The decision by the management of Pakistan International Airlines to lease two B-747 Jumbo Jets from Hellenic Airways has caused a revolt amongst its employees. Last week, a joint action committee of employees told the management that airline employees will not provide any service on the leased aircraft and will demand the management to bring its own fleet into operation.
PIA’s flight operations are still facing difficulties maintaining flight punctuality due to a shortage of aircraft after some planes were grounded because there were not enough spare parts for their repairs. Rather than purchase more spare parts, however, the state-owned airline has leased two planes from the Greek airline at a cost of between $10 million and $12 million, which employees say could be used to have eight to 10 engines overhauled.
Yet PIA’s management is not stopping there. After the B-747s, the company plans to lease A320s along with hiring an operating cabin and cockpit crew.
The employee unions and representatives argue that if more aircraft are needed after bringing PIA’s own fleet into operations, it should opt for Boeing 737s which are already in service in PIA and the airline has a full staff and technical strength, but the priority should be to make PIA’s own fleet.
The cancellation of around 1,200 PIA flights between August and November 2011 has inflicted a loss of around Rs410 million to the airline. The joint action committee alleges that the move was planned by the management, which they say has deliberately grounded an average of six to 15 aircraft since August 2011.
PIA has leased 3 engines at a rate of $300 per hour per engine, while its own engines are overhauled and ready for installation at Singapore and Amman, say employees. The unions are particularly critical of the contract for the supply of spare parts with a Dubai-based company called Transworld. The company, which offered a $700 million credit line, did not provide any benefit to the national flag carrier’s inventory problem, they allege.
When contacted, PIA spokesman Sultan Hassan said that Transworld “always provides spare parts in time”. However, he added that in case of a delay, PIA purchases the required equipment from the open market and the company reimburses the amount that PIA spends. “We need spares of around $40 million annually for our entire fleet,” he said.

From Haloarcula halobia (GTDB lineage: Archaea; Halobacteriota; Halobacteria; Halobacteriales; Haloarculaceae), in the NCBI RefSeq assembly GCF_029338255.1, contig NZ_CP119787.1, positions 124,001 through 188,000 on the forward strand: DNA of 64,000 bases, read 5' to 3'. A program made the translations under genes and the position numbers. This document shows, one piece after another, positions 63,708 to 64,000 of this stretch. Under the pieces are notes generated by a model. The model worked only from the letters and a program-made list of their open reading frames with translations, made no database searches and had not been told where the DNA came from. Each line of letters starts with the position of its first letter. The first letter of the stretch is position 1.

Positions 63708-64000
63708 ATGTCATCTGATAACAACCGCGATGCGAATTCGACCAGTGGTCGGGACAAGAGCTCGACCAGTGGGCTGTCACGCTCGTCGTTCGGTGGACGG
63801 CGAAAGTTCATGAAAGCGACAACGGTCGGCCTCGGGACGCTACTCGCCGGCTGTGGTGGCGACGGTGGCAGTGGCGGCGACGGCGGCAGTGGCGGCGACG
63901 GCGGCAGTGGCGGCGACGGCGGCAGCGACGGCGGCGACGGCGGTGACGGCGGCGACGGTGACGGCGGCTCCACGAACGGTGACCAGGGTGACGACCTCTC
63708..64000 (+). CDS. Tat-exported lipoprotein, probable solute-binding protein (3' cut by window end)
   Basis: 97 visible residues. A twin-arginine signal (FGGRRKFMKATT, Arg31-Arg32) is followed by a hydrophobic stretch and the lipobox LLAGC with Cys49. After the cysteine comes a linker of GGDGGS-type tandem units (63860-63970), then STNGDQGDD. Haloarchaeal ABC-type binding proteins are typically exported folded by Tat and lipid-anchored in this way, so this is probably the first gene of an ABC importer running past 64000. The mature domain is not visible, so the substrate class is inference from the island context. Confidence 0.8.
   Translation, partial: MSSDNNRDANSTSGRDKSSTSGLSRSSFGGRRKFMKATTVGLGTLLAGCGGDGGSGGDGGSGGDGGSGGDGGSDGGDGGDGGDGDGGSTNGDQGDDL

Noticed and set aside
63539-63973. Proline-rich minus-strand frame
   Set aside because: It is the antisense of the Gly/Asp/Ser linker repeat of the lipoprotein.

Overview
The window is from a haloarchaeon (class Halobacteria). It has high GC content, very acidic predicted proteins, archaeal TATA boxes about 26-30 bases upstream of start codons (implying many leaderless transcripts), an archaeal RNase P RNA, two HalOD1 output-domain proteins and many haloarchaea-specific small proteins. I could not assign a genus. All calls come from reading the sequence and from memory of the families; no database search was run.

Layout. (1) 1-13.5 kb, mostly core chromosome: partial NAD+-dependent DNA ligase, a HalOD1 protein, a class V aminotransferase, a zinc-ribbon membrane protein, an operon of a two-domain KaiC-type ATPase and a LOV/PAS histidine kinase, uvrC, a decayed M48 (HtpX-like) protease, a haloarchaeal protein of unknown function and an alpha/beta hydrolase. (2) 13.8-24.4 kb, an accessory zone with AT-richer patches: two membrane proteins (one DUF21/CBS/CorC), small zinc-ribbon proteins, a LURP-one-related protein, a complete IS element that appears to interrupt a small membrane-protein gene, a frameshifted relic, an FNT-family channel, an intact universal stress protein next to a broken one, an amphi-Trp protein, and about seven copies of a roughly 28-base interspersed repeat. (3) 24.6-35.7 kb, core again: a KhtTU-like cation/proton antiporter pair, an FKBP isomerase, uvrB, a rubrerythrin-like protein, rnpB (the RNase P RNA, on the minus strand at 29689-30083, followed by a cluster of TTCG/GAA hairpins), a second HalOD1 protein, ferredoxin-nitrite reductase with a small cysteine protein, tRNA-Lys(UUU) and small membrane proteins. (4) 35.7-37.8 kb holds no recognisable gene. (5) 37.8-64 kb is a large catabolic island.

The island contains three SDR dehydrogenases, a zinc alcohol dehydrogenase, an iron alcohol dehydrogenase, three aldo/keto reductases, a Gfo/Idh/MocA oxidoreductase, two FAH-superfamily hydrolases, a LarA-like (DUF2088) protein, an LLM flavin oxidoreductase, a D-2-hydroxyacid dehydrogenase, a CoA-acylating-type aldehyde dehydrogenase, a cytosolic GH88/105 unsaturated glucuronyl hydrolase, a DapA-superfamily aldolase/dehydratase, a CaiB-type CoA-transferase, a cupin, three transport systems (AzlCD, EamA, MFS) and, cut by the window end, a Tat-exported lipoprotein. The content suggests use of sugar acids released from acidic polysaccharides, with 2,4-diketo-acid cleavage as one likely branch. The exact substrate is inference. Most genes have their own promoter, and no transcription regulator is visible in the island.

Surprisingly, owing to a lack of resources, even fuel is being taken out of one aircraft to service another plane. The crunch of resources is so bad that there is not even enough space to service an aircraft. Hangars are filled to the brim and if a new plane arrives for servicing, one of the parked planes has to be brought out.
The hangars also contain two Boeing 747-300 planes. The latest induction into the PIA fleet is also spending much of its time parked. The F27 ATRs were reportedly purchased not on the basis of thorough reports but on recommendations made by some experienced engineers at the time.
Critics also oppose PIA’s deal with Transworld, saying that the parts company specialises in military, not commercial aviation. “Since October 2011, PIA has sent 1,800 inquiries to Transworld and only 200 have been responded to so far,” said Suhail Baluch, the president of the airline pilots’ union. “Purchase orders have also yet to be passed.”
Transworld has told PIA to pursue original equipment manufacturers (OEM) for the remaining queries. But while he confirms that this is true, Khalique defends PIA’s decision. “PIA does not have the money [to purchase equipment]. Transworld enables us to make the transaction on a credit basis.”
Some officials say that PIA did not need to sign an agreement with Transworld as it has its own inventory that stores equipment worth billions of rupees.
PIA’s reliance on Transworld also causes repair delays, sources say. “Aircraft manufacturing companies usually provide a list of approved vendors for purchase of spares. Airlines then select specific vendors at different stations, considering their flight schedule. Thus, if an aircraft needs a spare part anywhere in the world, an on-spot vendor will provide it.
In PIA’s case, if an aircraft needs a spare in London, it has to be transported from Dubai [where Transworld is based]. This takes time and the airline has to face heavy losses in the form of fees and hotel stay for passengers.”
Published in The Express Tribune, January 3rd, 2012.
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